• Human factors within paramedic practice: the forgotten paradigm

      Summers, Andy; Willis, Sam (2010-09-01)
      It would seem hard to imagine how you could draw a comparison between a commercial airline pilot struggling to land a stricken plane in a storm and a paramedic fighting to save the life of a patient in cardiac arrest. Although very different circumstances, they both have one thing in common: that is, they are both vulnerable to a condition known as ‘the human factor’. Examples of where Human Factors (HFs) exist within the prehospital profession can be various, common examples are environmental distractions e.g. noise from bystanders, mobile phones, machines, or more simply caused by lack of sleep and inadequate nourishment. This article discusses human factors within the prehospital environment and will highlight the benefits of being able to recognize and act upon them, with a specific focus upon the impact they can have on the ambulance practitioner operating in the field. It discusses human factors training and recognizes the role of crew resource management (CRM) and its importance within the prehospital profession. Abstract published with permission.
    • Treating the unexpected: the opiate overdose patient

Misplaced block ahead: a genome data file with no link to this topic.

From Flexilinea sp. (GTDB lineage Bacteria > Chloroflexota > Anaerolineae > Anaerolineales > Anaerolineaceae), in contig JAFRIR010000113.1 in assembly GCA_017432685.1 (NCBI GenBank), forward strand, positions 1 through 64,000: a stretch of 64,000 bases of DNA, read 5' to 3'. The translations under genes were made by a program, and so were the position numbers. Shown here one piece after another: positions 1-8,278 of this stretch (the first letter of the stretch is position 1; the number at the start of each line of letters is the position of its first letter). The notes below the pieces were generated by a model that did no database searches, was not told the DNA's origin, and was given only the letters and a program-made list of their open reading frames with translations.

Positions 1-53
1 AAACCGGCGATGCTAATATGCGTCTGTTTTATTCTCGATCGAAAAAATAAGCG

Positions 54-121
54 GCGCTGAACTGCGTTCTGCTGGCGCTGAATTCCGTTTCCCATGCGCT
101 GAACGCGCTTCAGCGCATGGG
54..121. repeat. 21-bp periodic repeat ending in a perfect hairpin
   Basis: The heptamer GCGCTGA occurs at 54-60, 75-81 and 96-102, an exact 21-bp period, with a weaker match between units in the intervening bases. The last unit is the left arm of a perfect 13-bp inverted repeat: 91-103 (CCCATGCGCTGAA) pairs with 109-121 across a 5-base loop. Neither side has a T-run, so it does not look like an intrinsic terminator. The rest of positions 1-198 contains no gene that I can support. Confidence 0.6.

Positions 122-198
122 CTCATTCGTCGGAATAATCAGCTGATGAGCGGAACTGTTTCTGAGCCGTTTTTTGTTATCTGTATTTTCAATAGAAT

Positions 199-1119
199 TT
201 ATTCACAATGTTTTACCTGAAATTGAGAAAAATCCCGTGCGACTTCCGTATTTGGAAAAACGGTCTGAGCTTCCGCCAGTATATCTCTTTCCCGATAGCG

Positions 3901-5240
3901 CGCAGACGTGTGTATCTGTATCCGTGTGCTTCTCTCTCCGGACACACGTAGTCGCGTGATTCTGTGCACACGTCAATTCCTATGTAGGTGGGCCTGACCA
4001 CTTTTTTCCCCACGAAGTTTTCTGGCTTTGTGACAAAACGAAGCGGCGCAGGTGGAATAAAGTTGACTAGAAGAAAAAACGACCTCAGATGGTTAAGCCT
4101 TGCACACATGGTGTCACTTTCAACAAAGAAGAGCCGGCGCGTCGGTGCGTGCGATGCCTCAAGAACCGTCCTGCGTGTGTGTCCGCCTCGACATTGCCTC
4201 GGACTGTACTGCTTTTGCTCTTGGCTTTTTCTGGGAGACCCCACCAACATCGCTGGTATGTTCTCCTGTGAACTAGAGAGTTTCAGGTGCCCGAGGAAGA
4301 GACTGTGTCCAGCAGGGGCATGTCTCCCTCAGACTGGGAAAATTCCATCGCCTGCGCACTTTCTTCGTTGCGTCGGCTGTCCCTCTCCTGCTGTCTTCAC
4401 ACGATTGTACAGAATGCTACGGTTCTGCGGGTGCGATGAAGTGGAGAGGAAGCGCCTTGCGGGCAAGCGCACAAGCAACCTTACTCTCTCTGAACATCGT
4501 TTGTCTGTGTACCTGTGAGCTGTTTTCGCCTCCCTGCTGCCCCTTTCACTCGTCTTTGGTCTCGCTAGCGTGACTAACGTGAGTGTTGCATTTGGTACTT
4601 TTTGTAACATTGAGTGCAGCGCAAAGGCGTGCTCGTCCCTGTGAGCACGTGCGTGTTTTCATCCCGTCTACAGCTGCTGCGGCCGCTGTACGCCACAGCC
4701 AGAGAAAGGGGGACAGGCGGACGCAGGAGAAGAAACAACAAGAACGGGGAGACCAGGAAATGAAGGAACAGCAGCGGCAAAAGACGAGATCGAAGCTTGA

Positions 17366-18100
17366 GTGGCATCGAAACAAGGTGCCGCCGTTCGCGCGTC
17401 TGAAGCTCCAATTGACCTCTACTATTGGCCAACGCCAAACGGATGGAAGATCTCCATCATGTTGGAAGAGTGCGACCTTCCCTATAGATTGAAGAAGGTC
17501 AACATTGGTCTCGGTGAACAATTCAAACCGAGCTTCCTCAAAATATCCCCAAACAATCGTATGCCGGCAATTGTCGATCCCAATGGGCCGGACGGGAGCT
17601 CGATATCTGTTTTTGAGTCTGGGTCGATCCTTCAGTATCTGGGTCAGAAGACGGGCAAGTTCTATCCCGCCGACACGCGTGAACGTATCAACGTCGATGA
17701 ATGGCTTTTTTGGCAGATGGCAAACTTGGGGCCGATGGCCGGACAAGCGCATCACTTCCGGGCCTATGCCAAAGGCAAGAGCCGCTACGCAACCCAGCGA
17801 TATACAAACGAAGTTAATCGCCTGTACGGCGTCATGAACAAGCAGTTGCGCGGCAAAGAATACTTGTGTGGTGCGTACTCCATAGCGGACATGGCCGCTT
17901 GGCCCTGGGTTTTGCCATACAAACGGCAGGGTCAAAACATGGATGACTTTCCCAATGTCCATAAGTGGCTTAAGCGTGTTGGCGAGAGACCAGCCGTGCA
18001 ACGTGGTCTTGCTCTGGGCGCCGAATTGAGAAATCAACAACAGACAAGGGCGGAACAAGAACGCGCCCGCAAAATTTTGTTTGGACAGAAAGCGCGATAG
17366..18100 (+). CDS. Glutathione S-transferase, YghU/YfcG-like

Willis, Sam (2010-12)
      Ambulance practitioners are regularly faced with those who present with a form of drug overdose. The subject of substance misuse can be controversial, delicate and are not always straightforward to manage. Not only can substance misuse be a sensitive topic to approach, but patients can be adept at hiding the signs and symptoms from friends, family and ambulance practitioners (Caroline 2008). In addition, it may be difficult to establish what exactly has been taken, when, and how much. Gaining consent to treat the patient can also be fraught with difficulties. This reflective account uses a case from practice which highlights several of the difficulties that ambulance practitioners face when dealing with this type of patient. Abstract published with permission.